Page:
Birdie Birdie Birdie


My father-in-law
put up a bird feeder on our front porch the other day and the birds figured it out about a day later; now they’re sucking down birdfeed at a truly astounding rate. They’re also availing themselves of the birdbath, as you can see here. I have some mild concern that the cats will one day look out the window and think hmmmm… smorgasbord, but so far that hasn’t happened, and the birds around here seem to be sufficiently paranoid to avoid the claws of the cats. In the meantime, it’s nice to be able to look out the window and see all sorts of feathered things.

24 Comments on “Birdie Birdie Birdie”

  1. When I was a child of maybe nine, my sister had this insane, hunter-killer cat—”Patches”—who used to hide around the house and occasionally leap out in a flurry of teeth and claws and attach itself to my legs. It actually stalked me around my own home. In fact, my sister was the only member of our household loved by that malevolent creature.

    Anyway, this cat used to leave heaps of bird and rodent corpses on our back stoop until we finally put a small bell on its caller. Apparently “belling the cat” is not just some quaint aphorism or Disney cartoon; it drastically cut down on the genocide in our backyard. Just a tip for you John.

  2. My mother-in-law’s cat could even catch hummingbirds. He’s just wait patiently at the base of a bush that they’d commonly land in.

    If feeders become popular, they can also attract hawks who come to feed on the song birds and doves. It’s like a miniature savannah watering hole.

  3. Maybe someone here can help me identify a bird.

    It looked like a regular red-winged blackbird except the red patch on the wings also had a bright yellow stripe next to it. I don’t recall seeing anything like it before here in Minnesota but there was a flock that I think was passing through, traveling back north.

    Does anyone have any ideas?

  4. Tripp, all the red-winged blackbirds I’ve seen in Quebec and Ontario had red and yellow stripes, so you probably saw a flock of ours heading back.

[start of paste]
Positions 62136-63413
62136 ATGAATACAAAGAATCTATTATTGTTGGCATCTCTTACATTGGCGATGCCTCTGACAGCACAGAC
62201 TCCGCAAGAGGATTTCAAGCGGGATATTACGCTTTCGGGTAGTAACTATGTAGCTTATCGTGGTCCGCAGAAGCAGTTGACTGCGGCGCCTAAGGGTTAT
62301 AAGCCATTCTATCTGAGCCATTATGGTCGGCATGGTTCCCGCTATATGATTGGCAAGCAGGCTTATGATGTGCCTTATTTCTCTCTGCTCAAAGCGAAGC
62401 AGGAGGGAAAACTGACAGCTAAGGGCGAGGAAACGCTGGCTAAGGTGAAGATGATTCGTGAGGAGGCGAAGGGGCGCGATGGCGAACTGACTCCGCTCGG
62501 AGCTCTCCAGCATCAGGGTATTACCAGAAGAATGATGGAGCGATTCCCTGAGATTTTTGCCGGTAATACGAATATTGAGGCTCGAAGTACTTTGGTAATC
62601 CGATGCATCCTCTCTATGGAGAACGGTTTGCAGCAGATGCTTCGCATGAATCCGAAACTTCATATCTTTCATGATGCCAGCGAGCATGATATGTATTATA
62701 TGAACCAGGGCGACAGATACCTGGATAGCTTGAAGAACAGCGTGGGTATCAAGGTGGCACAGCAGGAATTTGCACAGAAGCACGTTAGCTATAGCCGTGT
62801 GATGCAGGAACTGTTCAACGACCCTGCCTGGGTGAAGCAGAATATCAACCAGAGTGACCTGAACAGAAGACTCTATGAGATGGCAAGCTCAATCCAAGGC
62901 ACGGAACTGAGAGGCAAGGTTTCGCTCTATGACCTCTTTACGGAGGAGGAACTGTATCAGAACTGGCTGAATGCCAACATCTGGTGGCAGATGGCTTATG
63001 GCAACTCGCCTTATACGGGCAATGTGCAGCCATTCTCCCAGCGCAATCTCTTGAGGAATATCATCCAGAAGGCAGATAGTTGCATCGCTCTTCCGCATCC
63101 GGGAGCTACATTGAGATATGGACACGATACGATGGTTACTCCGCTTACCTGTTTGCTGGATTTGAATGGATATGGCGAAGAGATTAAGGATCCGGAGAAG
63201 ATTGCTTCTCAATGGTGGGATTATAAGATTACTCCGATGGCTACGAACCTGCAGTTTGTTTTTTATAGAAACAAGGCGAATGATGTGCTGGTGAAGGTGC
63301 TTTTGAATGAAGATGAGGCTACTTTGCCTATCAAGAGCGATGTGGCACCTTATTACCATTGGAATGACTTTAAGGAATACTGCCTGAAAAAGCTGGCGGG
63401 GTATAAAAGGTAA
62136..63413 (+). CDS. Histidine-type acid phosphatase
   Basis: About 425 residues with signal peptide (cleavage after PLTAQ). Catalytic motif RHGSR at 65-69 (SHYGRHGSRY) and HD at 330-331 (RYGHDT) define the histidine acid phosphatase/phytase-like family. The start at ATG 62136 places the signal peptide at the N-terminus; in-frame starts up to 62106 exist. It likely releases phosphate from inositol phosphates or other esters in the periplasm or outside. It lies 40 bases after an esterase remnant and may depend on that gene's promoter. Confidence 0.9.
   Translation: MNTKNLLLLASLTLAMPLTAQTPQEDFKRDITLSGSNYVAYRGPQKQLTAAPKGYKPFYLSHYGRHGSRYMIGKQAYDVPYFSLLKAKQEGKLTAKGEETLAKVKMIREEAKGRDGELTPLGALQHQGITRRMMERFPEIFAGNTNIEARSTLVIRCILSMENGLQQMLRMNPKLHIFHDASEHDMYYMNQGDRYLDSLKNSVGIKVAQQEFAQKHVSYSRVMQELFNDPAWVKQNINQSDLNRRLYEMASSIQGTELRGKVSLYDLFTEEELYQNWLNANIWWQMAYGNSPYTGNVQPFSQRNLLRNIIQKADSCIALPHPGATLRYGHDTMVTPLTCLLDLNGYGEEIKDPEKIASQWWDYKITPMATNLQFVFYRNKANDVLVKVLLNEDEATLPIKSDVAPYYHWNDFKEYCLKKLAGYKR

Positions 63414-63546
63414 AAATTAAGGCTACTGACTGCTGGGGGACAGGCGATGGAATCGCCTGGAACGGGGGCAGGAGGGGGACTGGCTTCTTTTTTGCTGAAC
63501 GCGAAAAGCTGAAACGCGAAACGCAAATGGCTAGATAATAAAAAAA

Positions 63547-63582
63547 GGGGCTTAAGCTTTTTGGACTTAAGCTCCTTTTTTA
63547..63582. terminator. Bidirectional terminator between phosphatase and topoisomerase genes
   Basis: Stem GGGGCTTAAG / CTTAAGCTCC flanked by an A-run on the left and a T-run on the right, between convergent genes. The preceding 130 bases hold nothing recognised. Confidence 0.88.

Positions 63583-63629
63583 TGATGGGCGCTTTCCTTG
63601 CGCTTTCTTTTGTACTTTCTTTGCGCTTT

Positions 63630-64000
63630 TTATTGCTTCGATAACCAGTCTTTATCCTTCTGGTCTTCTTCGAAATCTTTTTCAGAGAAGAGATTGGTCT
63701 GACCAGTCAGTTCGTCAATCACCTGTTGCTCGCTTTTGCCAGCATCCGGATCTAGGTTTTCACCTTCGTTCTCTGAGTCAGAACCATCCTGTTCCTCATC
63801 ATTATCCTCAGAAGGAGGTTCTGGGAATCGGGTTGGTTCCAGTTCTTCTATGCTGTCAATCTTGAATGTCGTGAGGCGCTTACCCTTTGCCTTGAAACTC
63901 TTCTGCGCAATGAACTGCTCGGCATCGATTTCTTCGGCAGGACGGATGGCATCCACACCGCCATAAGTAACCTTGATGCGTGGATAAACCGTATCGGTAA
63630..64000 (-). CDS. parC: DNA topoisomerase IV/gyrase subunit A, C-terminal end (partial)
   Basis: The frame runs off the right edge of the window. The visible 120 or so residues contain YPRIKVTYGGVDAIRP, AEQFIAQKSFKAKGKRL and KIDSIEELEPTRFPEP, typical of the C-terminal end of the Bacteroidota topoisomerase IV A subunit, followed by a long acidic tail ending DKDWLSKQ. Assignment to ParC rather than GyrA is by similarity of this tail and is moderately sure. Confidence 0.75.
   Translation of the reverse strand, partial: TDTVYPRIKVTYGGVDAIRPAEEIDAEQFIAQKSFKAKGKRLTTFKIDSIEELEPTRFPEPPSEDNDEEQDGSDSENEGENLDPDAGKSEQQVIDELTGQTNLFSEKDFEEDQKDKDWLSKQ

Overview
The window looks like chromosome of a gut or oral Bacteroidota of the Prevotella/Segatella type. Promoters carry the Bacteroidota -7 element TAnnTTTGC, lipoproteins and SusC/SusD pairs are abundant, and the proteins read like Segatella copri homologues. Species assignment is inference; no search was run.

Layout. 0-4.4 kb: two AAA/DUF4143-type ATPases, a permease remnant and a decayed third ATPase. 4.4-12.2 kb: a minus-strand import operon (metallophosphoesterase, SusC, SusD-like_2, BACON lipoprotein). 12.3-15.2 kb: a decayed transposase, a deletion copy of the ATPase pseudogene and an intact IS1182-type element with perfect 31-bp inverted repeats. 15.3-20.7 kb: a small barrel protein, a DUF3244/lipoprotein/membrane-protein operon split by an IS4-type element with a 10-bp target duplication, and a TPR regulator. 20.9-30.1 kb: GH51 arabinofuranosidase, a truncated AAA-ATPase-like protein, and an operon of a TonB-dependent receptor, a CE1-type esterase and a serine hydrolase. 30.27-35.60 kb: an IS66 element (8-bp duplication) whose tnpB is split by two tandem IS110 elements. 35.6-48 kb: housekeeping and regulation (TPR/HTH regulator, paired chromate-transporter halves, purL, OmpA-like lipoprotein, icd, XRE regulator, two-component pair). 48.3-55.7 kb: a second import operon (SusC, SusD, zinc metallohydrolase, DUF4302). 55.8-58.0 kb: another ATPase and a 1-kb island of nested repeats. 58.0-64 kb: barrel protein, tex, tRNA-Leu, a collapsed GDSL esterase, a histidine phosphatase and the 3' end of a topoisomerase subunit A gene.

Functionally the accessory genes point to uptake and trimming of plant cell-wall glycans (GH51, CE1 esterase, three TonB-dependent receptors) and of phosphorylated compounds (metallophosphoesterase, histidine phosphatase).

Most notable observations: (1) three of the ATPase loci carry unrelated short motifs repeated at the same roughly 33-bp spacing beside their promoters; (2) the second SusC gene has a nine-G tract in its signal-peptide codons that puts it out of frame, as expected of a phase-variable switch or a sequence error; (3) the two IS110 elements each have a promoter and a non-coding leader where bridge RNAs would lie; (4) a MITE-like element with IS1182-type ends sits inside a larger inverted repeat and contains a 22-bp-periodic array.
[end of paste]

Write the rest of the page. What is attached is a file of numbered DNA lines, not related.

5. You know, I thought my Burmese kitten brothers would eat birds, or at least attack them, but they really only evinced intense but rapidly waning interest, eventually ignoring them completely.

    We even had one in the townhouse for a few hours, and they pretty much left it alone once they sniffed it a couple times.

    I guess if they’re indoor cats, they only attack birds when they’re hungry or excited (by way of contrast, they attack each other several times a day).

  6. Oh, possibly interesting tidbit: cats are apparently a non-trivial threat to birds’ survival.

    Worldwide, cats may have been involved in the extinction of more bird species than any other cause except habitat destruction.

    Cats kill at least 9% of Wisconsin’s summer bird population.

    His research showed there are:
    18.9 million adult birds at beginning of the breeding season
    16.1 million more young birds are born each summer
    35.0 million birds total

    Of these:
    3.25 million birds are killed by cats!

  7. If the cats did follow their nature and do the claw thing on the poor, defenseless birds, then we can rest assured IT WAS ALL BUSH’S FAULT!